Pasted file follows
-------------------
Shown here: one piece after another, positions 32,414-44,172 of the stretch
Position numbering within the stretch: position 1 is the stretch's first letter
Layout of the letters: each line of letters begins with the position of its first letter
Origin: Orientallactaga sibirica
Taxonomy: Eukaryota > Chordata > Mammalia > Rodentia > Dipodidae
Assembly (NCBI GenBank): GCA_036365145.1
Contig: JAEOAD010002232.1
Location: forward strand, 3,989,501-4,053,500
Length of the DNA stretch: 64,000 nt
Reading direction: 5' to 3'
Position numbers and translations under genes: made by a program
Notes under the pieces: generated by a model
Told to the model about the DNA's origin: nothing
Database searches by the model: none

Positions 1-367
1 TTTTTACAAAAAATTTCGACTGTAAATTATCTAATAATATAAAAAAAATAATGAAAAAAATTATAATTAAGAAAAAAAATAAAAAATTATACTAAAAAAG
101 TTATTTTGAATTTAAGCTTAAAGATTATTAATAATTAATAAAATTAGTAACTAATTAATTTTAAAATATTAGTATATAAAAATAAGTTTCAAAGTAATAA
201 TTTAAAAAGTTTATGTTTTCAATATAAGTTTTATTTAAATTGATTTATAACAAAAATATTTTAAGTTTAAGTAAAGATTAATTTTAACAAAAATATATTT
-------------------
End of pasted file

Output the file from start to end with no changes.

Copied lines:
Shown here: one piece after another, positions 32,414-44,172 of the stretch
Position numbering within the stretch: position 1 is the stretch's first letter
Layout of the letters: each line of letters begins with the position of its first letter
Origin: Orientallactaga sibirica
Taxonomy: Eukaryota > Chordata > Mammalia > Rodentia > Dipodidae
Assembly (NCBI GenBank): GCA_036365145.1
Contig: JAEOAD010002232.1
Location: forward strand, 3,989,501-4,053,500
Length of the DNA stretch: 64,000 nt
Reading direction: 5' to 3'
Position numbers and translations under genes: made by a program
Notes under the pieces: generated by a model
Told to the model about the DNA's origin: nothing
Database searches by the model: none

Positions 1-367
1 TTTTTACAAAAAATTTCGACTGTAAATTATCTAATAATATAAAAAAAATAATGAAAAAAATTATAATTAAGAAAAAAAATAAAAAATTATACTAAAAAAG
101 TTATTTTGAATTTAAGCTTAAAGATTATTAATAATTAATAAAATTAGTAACTAATTAATTTTAAAATATTAGTATATAAAAATAAGTTTCAAAGTAATAA
201 TTTAAAAAGTTTATGTTTTCAATATAAGTTTTATTTAAATTGATTTATAACAAAAATATTTTAAGTTTAAGTAAAGATTAATTTTAACAAAAATATATTT